In Fact…

In Fact…



Face it: Just saying the words President Bush causes many of our readers to gag. Typical is Lois Phillips Hudson, who writes: “Though I might mumble them in a nightmare, never in any waking moment will the words ‘President Bush’ pass my lips.” She suggests his title be “President,” forever in quotes. Out of respect for Lois and millions like her, we are launching a Name the President Contest. Send us your suggestions for an appropriate title for George W. Bush. The last President to steal the office, Rutherford B. Hayes, was forever after known as “His Fraudulency” or “Old 8-7” (referring to the margin by which a special commission wedged him in). His example suggests other dishonorifics, e.g., “His Illegitimacy” or “Old 5-4.” Jack Cousineau offers “pResident,” in print, to denote that Bush merely happens to be the current White House occupant. (Bill Hoover, and Gar Smith, editor of Earth Island Journal–which is changing its style sheet–suggest just plain “Resident.”) Send your suggestions to “In Fact,” The Nation, 33 Irving Place, New York, NY 10003 or ([email protected]). The prize: a T-shirt displaying the Bush-as-Alfred E. Neuman Nation cover to the top five.


When Republicans, conservatives, even some right-of-center Democrats want to bait a liberal, they often hurl the phrase “McGovern Democrat” at him or her, as if that’s the ultimate in political insults. But the original McGovern Democrat–former Senator George McGovern–has been embraced by the Bush Administration. In December McGovern, who was appointed by President Clinton to be US ambassador to the UN agencies for food and agriculture, submitted his resignation, as is customary for a political appointee. Once the Bushies moved in, Secretary of State Colin Powell phoned McGovern, whose new book–The Third Freedom: Ending Hunger in Our Time–calls for a US-led global initiative to eradicate hunger, and asked him to continue in the Rome-based post, where McGovern has been pressing for a global school lunch program that would cover 300 million children. (McGovern persuaded Clinton to allocate $300 million to kick off this project.) McGovern didn’t lobby to stay on, but he’s pleased he was asked. “I’ve brought Bob Dole into the school lunch idea,” he told us. “Maybe that helped.” Is he going soft on Republicans? “Well, I do have to be more kindly now.” McGovern and the Republicans–now that’s bipartisanship. What next? A job for Jesse Jackson?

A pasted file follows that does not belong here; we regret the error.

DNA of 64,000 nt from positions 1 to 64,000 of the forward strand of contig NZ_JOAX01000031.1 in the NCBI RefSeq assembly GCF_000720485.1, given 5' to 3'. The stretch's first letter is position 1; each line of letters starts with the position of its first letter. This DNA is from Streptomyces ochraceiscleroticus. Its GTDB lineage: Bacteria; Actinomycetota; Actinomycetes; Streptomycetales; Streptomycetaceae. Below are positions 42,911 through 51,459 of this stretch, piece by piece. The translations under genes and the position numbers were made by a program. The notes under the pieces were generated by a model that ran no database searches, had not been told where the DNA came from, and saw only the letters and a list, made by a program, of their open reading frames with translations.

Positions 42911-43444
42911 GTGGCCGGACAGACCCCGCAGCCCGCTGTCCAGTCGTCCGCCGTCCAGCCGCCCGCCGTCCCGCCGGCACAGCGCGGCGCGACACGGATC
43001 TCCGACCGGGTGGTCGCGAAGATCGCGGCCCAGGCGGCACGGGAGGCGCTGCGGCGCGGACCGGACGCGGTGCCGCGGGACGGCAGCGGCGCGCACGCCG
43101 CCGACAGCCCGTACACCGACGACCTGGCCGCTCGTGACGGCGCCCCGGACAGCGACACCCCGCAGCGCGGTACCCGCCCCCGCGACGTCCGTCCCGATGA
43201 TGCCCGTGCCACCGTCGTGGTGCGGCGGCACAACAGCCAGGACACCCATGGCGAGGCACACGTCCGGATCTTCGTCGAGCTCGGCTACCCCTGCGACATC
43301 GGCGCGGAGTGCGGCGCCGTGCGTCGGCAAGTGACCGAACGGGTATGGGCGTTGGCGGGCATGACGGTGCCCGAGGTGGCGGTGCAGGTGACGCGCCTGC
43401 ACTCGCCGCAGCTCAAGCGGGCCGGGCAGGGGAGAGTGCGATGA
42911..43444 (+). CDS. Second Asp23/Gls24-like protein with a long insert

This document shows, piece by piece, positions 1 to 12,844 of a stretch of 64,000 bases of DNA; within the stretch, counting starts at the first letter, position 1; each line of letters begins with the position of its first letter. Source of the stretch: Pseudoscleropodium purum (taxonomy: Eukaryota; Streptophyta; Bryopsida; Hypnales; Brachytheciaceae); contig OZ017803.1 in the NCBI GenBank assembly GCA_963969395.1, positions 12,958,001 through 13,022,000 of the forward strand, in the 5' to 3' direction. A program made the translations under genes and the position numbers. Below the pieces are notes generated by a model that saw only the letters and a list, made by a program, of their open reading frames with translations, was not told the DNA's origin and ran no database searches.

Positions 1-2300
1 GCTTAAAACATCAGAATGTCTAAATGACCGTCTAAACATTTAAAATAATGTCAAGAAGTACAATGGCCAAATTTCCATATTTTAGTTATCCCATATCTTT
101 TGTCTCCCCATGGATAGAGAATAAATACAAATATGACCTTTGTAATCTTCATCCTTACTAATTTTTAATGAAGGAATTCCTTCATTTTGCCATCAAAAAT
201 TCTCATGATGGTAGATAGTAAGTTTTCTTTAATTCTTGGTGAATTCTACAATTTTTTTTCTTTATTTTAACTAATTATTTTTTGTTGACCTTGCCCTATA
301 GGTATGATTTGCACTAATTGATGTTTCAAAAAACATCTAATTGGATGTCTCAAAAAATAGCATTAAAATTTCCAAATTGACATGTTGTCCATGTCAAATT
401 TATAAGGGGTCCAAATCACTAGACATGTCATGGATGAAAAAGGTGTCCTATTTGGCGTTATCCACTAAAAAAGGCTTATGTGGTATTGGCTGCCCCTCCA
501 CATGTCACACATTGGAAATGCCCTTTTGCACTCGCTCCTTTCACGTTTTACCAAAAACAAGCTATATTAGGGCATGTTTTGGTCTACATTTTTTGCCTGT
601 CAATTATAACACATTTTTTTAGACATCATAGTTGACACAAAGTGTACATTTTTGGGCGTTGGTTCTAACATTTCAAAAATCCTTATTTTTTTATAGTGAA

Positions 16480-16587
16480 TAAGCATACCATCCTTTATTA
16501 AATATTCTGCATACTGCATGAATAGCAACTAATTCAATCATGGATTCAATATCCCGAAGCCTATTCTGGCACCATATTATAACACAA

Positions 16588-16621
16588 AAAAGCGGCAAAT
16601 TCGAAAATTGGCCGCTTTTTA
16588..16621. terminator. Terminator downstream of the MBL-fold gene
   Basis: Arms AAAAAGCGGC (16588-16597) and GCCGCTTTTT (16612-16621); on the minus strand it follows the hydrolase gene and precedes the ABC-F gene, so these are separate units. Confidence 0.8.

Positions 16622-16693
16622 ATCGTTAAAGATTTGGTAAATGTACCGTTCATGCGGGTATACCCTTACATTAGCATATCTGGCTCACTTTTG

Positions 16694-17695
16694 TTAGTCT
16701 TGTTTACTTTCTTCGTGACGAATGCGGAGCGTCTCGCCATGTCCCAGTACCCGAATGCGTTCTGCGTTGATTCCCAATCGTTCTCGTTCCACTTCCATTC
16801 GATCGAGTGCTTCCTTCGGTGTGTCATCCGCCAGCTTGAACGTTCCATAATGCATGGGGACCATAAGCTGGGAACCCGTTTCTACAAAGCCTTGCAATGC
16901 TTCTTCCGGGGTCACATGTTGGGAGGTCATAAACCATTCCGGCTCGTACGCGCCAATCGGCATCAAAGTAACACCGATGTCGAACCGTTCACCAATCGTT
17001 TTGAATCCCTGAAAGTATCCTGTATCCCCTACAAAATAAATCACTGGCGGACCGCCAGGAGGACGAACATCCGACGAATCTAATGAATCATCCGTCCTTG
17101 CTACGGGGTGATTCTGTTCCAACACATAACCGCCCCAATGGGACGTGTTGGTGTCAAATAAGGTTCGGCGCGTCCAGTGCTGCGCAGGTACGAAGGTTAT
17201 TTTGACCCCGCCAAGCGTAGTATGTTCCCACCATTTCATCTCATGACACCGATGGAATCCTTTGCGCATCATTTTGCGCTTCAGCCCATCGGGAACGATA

Liza Featherstone writes: On January 9 more than 850 workers went on strike at Kukdong International Mexico, a Korean-owned factory in Atlixco that contracts with Nike to make sweatshirts bearing the logos of the universities of Michigan and Oregon and many other schools. Kukdong workers demanded that management recognize their union and reinstate employees who had been fired for organizing the work stoppage and other protests. This was the highest-profile test yet for the Worker Rights Consortium, the antisweatshop organization founded this past April by US students with labor and human rights activists. After interviewing some thirty workers in Atlixco, the WRC’s investigative team reported “strong grounds for concern” that management had violated the child labor, physical abuse, minimum wage and freedom of association provisions in many universities’ codes of conduct. Nike denounced the WRC investigation, claiming that the group is not “objective,” but student agitation forced the sneaker giant to appoint a mediator, pressure the factory to rehire some of the workers and call for an independent monitor to investigate Kukdong. And also not to cut its ties to the factory afterward. Says Eric Brakken of United Students Against Sweatshops, “I think we’ve scared the fuck out of them.”

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